- Honolulu, San Antonio, Boston, and Raleigh-Durham have been investing in residents and the planet.
- For example, Honolulu’s efforts are focused on public transit, clean energy, and waste management.
- Cities like San Antonio and Raleigh have digital inclusion and expanding jobs at the forefront.
- This article is part of a series focused on American cities building a better tomorrow called “Advancing Cities.”
Last summer, the Honolulu City Council approved the city’s first-ever Climate Action Plan, a detailed strategy to reduce greenhouse gas emissions by 45% over the next five years and reach carbon neutrality by 2045. The plan had been years in the making and involved. community meetings, working groups with stakeholders including local utility companies and other partners, and resident engagement.
“There was a lot of work already underway, a lot of things that were already city priorities,” Matthew Gonser, Honolulu’s chief resilience officer, who leads the city’s sustainability efforts, told Insider. “But it’s exciting having this formalized and articulated in terms of the direct relationship and connection to both efficiency opportunities, cost-saving opportunities, and then driving down emissions over time.”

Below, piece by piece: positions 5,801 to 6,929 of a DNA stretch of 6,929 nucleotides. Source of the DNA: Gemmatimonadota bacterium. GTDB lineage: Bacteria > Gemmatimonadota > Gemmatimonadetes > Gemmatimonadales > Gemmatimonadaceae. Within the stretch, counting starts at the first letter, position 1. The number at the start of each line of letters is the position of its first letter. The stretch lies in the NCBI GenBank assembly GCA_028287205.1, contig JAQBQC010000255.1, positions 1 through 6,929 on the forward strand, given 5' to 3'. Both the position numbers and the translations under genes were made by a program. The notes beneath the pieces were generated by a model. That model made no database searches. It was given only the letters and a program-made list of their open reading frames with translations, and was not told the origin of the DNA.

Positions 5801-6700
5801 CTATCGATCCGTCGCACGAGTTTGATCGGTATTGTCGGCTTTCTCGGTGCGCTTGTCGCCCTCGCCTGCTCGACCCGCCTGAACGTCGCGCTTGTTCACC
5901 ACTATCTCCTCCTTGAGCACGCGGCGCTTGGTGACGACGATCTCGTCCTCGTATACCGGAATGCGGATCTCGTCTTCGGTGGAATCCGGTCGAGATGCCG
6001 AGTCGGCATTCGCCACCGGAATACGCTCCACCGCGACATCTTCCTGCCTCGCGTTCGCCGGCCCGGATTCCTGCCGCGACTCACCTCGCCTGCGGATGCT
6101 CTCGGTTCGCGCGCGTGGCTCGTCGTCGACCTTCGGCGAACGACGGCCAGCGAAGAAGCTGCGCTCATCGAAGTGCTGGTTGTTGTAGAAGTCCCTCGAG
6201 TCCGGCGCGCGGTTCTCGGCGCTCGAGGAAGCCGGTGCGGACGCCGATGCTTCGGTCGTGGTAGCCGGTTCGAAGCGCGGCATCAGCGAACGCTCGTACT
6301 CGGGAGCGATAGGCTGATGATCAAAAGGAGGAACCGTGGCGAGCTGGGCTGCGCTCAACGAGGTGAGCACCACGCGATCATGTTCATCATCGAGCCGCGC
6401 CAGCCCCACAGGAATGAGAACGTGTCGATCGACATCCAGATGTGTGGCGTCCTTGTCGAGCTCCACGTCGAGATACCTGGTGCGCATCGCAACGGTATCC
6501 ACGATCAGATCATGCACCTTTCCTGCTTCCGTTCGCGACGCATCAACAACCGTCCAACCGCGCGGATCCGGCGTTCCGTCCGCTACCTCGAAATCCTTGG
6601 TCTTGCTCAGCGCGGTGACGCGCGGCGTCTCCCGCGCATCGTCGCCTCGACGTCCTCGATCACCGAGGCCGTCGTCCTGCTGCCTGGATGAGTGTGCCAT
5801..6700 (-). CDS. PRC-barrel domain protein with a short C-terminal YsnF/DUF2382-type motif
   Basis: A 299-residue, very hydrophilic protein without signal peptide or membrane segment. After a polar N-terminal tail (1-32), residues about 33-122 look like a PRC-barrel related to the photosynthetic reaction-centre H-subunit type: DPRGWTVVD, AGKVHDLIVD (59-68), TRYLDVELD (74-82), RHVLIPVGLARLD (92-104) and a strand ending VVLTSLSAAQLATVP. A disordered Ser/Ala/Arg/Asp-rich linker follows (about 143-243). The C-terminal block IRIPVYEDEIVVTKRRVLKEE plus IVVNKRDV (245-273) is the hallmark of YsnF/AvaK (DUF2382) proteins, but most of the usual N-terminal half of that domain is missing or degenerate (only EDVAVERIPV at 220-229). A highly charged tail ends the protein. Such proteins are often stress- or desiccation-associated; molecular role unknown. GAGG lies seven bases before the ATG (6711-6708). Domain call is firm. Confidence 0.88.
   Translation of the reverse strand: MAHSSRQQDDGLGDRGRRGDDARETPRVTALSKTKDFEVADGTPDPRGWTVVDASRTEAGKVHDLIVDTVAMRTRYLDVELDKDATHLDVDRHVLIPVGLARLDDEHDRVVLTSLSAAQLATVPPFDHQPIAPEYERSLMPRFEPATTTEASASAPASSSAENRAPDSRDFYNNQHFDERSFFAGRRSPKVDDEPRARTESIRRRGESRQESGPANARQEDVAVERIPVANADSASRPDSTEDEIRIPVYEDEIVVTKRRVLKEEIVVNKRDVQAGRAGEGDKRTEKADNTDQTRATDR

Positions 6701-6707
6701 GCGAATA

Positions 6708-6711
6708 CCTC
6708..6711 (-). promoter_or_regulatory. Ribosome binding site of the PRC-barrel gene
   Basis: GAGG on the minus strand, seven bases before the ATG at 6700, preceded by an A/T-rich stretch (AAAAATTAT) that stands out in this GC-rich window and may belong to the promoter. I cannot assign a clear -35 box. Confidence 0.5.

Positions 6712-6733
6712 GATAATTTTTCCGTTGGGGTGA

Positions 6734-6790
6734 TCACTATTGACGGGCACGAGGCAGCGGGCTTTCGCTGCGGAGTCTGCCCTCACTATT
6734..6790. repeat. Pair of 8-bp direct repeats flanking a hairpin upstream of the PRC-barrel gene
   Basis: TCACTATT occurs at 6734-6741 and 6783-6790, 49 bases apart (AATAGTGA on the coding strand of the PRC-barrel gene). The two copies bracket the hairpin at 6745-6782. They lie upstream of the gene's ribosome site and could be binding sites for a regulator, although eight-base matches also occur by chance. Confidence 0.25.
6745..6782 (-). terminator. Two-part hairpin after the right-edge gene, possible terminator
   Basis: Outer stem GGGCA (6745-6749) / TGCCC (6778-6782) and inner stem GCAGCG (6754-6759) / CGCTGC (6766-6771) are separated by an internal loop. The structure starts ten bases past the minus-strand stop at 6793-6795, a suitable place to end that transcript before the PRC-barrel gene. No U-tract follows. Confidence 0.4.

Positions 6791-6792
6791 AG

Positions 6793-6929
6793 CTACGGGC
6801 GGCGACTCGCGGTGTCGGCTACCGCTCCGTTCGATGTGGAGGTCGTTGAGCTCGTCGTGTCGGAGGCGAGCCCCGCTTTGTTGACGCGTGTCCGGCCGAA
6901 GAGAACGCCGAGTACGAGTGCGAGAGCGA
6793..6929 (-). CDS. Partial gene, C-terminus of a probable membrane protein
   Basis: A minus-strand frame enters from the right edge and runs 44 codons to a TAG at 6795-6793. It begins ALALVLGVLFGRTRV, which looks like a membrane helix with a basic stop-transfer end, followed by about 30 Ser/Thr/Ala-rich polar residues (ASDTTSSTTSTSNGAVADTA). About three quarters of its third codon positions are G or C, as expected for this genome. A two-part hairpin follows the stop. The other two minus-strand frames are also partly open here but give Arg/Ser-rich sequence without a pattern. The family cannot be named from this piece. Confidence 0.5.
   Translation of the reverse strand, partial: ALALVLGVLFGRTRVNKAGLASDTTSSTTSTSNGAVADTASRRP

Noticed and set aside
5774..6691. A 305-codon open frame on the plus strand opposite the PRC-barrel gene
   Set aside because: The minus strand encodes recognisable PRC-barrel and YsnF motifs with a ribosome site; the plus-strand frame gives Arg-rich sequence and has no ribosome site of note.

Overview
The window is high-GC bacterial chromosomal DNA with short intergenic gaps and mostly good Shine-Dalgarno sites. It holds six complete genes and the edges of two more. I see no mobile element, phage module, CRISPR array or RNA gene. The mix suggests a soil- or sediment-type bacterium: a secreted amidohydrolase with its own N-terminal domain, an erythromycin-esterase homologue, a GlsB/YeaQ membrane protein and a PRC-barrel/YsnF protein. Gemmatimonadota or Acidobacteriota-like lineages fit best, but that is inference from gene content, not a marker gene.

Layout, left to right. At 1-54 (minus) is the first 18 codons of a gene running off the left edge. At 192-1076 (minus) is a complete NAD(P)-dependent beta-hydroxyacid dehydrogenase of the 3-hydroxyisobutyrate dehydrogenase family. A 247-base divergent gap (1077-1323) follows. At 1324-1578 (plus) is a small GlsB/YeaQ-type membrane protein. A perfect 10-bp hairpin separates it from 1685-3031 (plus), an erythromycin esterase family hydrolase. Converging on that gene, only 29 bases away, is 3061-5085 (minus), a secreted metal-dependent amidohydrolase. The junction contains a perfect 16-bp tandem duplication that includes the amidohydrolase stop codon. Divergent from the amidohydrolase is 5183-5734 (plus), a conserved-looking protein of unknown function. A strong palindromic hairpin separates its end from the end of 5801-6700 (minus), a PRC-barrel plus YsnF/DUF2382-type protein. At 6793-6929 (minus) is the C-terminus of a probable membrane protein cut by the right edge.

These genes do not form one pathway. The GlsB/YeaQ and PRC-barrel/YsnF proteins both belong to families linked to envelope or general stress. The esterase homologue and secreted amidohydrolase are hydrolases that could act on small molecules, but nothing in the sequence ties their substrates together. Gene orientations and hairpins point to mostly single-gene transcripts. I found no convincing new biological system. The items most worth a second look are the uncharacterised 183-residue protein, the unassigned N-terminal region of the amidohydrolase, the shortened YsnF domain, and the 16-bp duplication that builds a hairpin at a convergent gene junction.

Honolulu’s Resilience Office, which is in charge of tracking climate change’s impacts on the island of Oahu and ensuring the city and its residents are prepared, is focusing on transportation, building energy use, and waste management – areas that contribute the most greenhouse gas emissions, he said. The office’s sustainability plan includes electrifying ground transportation, increasing walking and biking paths and accessibility, expanding energy efficiency and renewable energy, and decreasing solid waste amounts.